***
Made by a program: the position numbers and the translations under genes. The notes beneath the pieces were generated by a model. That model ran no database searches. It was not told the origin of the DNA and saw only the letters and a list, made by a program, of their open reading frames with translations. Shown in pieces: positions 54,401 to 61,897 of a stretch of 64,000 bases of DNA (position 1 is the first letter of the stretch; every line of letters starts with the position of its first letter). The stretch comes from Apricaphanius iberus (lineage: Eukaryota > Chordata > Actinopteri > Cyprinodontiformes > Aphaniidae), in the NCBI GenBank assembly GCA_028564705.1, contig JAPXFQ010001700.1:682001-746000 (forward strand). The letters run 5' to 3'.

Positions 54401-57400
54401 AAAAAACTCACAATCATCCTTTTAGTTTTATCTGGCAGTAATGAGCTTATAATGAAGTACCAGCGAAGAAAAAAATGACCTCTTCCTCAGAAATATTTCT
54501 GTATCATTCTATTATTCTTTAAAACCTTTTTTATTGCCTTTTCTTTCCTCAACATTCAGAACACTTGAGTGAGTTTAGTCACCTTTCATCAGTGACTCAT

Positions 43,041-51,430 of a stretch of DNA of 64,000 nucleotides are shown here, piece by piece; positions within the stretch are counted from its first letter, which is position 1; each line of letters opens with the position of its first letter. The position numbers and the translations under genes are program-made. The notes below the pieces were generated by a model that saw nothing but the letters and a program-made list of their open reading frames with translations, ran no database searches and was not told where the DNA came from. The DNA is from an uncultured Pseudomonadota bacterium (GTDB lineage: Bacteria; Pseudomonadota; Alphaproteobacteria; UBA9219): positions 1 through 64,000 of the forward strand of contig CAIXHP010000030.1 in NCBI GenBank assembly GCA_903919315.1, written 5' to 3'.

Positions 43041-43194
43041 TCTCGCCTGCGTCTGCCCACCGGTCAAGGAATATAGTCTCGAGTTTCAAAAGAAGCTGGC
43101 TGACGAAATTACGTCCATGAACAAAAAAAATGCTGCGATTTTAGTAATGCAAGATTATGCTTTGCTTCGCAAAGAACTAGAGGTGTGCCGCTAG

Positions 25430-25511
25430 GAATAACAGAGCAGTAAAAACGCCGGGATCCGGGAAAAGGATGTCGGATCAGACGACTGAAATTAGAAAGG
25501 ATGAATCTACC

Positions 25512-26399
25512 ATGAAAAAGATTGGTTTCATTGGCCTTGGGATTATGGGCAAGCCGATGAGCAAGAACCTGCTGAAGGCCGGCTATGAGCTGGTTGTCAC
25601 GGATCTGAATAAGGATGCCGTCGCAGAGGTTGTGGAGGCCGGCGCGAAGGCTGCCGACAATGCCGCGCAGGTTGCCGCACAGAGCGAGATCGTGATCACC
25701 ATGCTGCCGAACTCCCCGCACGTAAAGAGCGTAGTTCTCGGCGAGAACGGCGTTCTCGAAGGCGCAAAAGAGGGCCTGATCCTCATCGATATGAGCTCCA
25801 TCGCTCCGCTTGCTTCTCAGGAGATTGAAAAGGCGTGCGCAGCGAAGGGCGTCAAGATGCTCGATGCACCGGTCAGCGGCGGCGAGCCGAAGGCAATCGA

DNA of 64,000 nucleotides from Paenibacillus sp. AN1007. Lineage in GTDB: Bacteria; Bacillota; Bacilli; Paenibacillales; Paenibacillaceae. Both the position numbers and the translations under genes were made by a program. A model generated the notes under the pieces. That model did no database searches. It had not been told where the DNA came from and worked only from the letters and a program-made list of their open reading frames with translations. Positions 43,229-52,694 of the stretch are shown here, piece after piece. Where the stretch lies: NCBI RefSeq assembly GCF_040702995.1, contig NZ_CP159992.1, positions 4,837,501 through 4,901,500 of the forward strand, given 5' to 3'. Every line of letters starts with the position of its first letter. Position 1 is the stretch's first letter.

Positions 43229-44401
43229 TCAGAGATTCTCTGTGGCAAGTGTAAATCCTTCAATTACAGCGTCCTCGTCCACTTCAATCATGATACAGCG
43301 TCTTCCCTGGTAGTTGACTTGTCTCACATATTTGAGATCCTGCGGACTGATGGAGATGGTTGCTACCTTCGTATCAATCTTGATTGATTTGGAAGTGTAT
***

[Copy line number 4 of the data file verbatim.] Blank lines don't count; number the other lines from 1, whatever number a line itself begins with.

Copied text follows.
54501 GTATCATTCTATTATTCTTTAAAACCTTTTTTATTGCCTTTTCTTTCCTCAACATTCAGAACACTTGAGTGAGTTTAGTCACCTTTCATCAGTGACTCAT